Access Keys:

RCUK Logo


Efficiency 2011-15: FAQs

General

Efficiency Savings on Research Council Grants

Efficiency Savings in Capital and Equipment Funding

General

Why is RCUK applying efficiency savings to the research base?
In the current period of public financial constraint, RCUK is committed to ensuring the long-term financial sustainability of the research base. The current efficiency savings programme follows a review led by Sir William Wakeham (Financial Sustainability and Efficiency in Full Economic Costing of Research in UK Higher Education Institutions) which made specific recommendations for placing efficiency targets on HEIs to reduce their institutional indirect running costs.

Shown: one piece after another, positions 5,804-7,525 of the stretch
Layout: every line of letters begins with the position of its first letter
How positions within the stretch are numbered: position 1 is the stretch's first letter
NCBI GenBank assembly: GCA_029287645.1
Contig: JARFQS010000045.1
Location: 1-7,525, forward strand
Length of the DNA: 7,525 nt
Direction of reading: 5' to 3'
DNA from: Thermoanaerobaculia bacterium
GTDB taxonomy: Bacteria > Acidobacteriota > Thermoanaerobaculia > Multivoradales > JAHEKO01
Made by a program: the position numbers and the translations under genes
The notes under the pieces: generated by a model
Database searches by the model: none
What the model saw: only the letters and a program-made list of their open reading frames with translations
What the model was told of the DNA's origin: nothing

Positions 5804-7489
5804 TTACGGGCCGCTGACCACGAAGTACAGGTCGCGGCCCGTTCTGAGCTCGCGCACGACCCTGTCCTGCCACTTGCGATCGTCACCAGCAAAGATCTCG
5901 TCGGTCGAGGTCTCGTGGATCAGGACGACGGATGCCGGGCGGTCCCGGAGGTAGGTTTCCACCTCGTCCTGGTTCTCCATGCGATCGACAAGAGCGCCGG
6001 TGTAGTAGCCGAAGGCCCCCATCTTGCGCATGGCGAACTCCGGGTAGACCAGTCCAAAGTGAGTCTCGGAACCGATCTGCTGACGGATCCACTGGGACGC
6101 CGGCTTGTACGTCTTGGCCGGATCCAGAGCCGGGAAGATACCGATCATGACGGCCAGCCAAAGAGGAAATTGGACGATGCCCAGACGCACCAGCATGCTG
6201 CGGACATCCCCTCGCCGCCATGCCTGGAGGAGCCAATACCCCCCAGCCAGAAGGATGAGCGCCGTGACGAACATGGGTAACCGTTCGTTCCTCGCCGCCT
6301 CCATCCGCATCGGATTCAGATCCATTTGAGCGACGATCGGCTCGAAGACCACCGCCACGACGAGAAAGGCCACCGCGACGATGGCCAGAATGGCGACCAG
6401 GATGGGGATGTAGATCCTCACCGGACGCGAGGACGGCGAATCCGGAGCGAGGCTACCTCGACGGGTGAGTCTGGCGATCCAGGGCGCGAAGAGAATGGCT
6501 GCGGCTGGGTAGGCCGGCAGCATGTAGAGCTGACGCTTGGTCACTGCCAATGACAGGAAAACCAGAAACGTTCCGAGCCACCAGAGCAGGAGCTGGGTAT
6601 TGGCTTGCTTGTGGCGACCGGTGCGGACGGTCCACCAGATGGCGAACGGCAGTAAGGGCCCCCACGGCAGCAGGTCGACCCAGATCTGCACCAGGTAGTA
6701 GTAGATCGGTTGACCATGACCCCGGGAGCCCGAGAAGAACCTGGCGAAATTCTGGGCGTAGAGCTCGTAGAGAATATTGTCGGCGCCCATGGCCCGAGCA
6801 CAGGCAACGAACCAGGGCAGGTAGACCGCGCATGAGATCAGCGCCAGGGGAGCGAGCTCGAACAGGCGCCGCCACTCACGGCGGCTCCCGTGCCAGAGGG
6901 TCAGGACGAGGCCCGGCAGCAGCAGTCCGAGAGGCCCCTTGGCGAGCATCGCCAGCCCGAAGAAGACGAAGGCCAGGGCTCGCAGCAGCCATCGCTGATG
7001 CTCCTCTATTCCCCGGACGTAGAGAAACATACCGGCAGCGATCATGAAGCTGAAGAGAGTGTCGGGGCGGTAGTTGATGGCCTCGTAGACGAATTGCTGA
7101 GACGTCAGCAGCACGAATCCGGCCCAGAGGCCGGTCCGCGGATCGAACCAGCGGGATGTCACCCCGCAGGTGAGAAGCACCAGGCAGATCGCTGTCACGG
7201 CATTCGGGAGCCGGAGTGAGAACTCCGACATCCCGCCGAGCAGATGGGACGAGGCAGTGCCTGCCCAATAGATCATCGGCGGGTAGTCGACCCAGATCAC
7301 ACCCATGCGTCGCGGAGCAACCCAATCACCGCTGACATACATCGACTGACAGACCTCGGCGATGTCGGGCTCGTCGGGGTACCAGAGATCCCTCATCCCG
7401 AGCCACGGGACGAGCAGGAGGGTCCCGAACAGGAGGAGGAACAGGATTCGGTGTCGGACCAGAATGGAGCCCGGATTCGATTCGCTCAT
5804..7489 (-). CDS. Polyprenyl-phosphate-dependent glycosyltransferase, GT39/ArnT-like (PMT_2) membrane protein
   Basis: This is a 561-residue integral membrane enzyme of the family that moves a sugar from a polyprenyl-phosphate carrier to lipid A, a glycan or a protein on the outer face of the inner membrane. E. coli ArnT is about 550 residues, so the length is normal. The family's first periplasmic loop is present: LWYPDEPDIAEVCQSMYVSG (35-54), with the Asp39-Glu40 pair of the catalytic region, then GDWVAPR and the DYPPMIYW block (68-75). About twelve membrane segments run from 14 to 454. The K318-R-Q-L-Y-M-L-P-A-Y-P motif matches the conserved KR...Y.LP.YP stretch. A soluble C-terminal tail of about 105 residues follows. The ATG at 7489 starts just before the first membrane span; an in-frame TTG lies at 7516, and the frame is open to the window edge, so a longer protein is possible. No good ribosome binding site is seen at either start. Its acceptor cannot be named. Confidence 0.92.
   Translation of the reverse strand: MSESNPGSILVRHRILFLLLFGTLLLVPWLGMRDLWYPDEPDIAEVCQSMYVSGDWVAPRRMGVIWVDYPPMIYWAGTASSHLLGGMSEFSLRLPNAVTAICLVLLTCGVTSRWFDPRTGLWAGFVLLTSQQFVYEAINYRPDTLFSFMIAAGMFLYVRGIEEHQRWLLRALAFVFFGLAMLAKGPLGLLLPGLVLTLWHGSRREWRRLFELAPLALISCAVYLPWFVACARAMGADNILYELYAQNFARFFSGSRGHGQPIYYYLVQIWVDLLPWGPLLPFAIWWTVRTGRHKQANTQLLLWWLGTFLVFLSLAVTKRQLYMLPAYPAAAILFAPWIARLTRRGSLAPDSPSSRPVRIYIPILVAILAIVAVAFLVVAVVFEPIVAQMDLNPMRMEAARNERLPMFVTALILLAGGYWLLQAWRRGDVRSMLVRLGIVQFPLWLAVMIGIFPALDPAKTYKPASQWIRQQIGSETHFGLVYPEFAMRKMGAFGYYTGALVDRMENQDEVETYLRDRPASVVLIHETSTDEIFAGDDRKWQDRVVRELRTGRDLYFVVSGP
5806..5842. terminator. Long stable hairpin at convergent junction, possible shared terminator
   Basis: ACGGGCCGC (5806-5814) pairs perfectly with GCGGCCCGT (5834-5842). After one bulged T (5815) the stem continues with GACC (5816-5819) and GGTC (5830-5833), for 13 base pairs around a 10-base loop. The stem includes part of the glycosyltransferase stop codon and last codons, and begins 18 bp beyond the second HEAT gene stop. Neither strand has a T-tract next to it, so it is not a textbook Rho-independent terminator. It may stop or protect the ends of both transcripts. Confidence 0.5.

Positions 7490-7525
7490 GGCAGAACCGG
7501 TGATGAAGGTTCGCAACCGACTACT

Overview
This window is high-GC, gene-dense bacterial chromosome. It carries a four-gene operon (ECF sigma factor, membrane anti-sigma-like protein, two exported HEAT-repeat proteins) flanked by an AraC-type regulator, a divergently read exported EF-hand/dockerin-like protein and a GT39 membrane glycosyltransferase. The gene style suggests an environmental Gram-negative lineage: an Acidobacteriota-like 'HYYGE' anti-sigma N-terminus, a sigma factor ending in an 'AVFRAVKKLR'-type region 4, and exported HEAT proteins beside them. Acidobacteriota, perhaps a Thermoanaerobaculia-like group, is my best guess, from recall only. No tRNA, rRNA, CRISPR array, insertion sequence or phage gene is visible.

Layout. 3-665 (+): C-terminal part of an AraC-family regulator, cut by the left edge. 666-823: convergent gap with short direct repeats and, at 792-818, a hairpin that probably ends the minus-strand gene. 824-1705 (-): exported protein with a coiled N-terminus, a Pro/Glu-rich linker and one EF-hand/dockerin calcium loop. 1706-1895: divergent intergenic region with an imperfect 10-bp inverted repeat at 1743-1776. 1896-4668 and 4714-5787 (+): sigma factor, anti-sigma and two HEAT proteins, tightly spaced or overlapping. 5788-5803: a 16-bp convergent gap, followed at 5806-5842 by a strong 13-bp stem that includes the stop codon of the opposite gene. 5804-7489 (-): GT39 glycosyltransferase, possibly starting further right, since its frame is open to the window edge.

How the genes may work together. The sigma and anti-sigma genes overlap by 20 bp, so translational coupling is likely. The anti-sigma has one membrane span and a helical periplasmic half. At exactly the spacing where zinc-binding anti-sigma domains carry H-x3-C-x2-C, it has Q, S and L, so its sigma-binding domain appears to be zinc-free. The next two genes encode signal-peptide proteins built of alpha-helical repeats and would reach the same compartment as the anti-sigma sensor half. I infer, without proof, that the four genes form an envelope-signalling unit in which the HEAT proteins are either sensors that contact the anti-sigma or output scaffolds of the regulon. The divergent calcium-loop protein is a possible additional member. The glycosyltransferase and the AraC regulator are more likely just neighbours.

In addition, as part of the December 2011 budget allocation announcements, the Research Councils were given specific targets on the efficiency savings to be made over the spending review period, which also included pay-restraint savings on the salaries costed onto Research Council grants.

The sector is already making progress itself in achieving greater efficiency. Does RCUK recognise this?
RCUK both recognises and welcomes the progress already being made by the sector. Through consultations with the sector RCUK has tried to ensure that the administrative burden on the sector is minimised, but we also very much appreciate the input and help that ROs have given in implementing the scheme. In the current period of financial constraint, it is vital that Research Organisations (ROs) continue to do everything possible to maximise the efficiency of their research operations.